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Miriam Yalan-Stekelis

1900 – 1984

by Celina Mashiach

Miriam Yalan-Stekelis was born in the town of Potoki, near Kremenchug in Ukraine, on September 21, 1900, and died in Haifa, Israel on May 9, 1984. Her father, Dr. Yehudah Leib Nisan Wilensky (1870–1935), a Zionist leader, was among the earliest members of the secret Zionist society, Benei Moshe. He also served as head of the Jewish communities of Nikolayev and Kharkov, preaching self-defense in the face of antisemitic pogroms. Yalan-Stekelis’s mother Hoda (Hadassah), the daughter of Yitzhak Lifschitz (1877–1916), was, like her father, born to a family of Lubavitcher, nationalist, and modern rabbis that instilled in its children a love of the Jewish people and of Zionism. In 1912, when he was only fifteen years old, Miriam’s older brother Mulya (Shmuel) Wilensky (1897–1966) was sent to study at Herzlia Hebrew Gymnasia in pre-state Palestine. He was later active in the Haganah, served as captain of the Solel Boneh unit of the British Engineering Corps, and was one of the first engineers of the Solel Boneh firm. Her younger brother, Professor Emmanuel Yalan, an architect, lectured at the Technion, founded and directed the Institute for the Study of Rural Construction, wrote textbooks for architects and experts in the field of agricultural settlement and served as an officer in the IDF Intelligence Branch.

Because of pogroms and threats to her father’s life as a result of his public functions, Yalan-Stekelis spent her childhood and adolescence moving from one city to the next (among them Kremenchug, Minsk, Petrograd, Kharkov and Berlin). But despite the family’s relocations, she managed to complete her high school studies in Minsk and Petrograd, studied psychology and social sciences at the University of Kharkov, pursued Judaic studies at the Hochschule für die Wissenschaft des Judentums in Berlin and completed a degree in library science at the College of Library Studies in Paris. As befitted the product of a Jewish-nationalist upbringing and the daughter of a delegate to the first Zionist Congresses, Yalan-Stekelis combined the study of the Hebrew language, learned from private tutors, with her general studies in the social sciences, Judaism and library science. Her knowledge of Hebrew later proved its importance; when she immigrated to Palestine, her familiarity with the language enabled her to find her place in the emergent Hebrew culture and to enrich it with her talents. Her first poem in Hebrew, aimed at adult readers, was published in 1922, only two years after her arrival in Palestine with her father and her brothers. A decade later, in 1933, she turned her energies to writing poems and stories for children, with the popular children’s weekly Davar li-Yeladim serving as her base and providing an environment of encouragement and support.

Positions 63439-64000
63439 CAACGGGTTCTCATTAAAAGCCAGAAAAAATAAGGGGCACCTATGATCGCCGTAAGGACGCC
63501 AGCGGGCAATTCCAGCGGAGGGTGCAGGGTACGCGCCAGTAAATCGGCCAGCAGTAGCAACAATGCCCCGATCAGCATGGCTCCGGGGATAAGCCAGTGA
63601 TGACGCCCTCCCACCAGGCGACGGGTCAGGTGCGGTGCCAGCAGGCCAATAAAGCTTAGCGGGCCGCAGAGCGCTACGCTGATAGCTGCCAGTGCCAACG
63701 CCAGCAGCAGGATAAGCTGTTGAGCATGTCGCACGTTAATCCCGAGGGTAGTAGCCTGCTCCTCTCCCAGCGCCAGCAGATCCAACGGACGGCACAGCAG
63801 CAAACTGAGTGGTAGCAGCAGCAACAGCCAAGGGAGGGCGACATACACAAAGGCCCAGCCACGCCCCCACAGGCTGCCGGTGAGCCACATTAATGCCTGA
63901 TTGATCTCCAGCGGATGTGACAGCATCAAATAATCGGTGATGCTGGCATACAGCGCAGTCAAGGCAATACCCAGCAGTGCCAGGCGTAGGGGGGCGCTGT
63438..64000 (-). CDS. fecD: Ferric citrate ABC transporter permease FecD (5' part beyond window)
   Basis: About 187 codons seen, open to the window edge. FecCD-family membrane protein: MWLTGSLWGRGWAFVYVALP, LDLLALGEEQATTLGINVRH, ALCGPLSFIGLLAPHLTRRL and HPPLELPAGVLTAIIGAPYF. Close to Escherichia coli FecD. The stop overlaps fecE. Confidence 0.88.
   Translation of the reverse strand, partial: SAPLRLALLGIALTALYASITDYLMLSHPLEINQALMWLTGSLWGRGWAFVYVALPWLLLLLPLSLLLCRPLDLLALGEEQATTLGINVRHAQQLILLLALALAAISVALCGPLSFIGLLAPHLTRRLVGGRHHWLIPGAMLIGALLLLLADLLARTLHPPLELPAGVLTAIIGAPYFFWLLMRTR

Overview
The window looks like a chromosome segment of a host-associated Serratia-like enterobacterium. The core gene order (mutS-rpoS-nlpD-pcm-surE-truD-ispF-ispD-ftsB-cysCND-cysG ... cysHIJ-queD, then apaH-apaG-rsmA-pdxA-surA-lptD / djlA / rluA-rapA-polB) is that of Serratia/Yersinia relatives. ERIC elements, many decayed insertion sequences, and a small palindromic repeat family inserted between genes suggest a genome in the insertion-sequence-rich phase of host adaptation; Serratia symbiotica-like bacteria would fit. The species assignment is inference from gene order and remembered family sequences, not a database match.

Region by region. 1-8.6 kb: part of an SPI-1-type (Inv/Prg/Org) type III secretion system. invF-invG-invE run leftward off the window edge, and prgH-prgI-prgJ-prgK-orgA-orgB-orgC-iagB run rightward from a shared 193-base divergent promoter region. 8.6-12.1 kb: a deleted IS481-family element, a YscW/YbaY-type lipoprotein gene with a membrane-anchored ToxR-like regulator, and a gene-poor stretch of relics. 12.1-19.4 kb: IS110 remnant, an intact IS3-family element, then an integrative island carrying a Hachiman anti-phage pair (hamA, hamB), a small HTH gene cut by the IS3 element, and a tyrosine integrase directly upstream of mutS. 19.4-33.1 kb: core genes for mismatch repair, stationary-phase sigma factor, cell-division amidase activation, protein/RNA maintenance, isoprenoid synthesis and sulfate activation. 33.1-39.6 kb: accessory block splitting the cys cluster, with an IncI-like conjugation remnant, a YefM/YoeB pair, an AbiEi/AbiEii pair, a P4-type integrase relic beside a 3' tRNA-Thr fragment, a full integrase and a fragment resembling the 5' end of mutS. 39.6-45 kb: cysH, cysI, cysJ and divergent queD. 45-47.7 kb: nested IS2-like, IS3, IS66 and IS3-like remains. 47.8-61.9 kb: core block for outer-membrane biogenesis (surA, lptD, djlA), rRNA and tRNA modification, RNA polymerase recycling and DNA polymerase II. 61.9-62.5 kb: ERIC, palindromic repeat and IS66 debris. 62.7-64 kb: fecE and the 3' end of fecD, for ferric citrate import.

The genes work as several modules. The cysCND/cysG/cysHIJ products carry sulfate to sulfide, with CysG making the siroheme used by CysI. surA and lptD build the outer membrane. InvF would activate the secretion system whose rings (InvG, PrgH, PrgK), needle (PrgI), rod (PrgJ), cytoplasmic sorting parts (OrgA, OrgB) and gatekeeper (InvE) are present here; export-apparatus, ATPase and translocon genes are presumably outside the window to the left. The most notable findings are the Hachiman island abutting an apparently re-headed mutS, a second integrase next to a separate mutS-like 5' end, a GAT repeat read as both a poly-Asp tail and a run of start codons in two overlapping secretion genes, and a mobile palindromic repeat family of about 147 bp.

The first, spontaneous urge in the direction of poetry can be attributed to the traumatic experience of her mother’s death when Yalan-Stekelis was a sixteen-year-old adolescent. The loss left its mark on her psyche, casting a veil of sadness over her life; traces of the pain of her orphaned state later found their way into her poems for both adults and children.

When Yalan-Stekelis immigrated to Palestine in 1920 she settled in Jerusalem, where she headed the Slavonic Department of the Jewish National and University Library for close to thirty years. In 1929 she married Professor Moshe Stekelis (1898–1967), but the memory of her parents was preserved in the surname joined to her husband’s: Yalan, taken from the Hebrew initials of her father’s name Yehudah Leib Nisan.

Yalan-Stekelis, who had no children of her own, was gifted at writing stories for this age group; but it was her poems that placed her at the pinnacle of her field and bestowed upon her the mantle of the greatest children’s poet in Israel. Indeed, the development of children’s poetry in Israel would have been inconceivable without the twofold achievements of Yalan-Stekelis: on the one hand, she carried on a tradition rooted in romanticism and in the “Mother-Play and Nursery Songs” written by the father of the modern kindergarten, Friedrich Froebel (1782–1852). This tradition, which was widespread in the Hebrew children’s poetry composed by the national poets of the generation preceding Yalan’s (among them Bialik, Tchernichowsky and Shneour), drew a connection between the child and nature, the child and its toys, the child and its imaginary games. Combining the form of Froebel’s poems with the spirit of the “children of nature” of romantic poetry, these works contained nationalist, optimistic, idyllic, sentimental and ideal elements; but first and foremost, they sought to commend the adult and offer legitimation for the manner in which (s)he educated his/her nature-child as a new, nationalist, modern creation.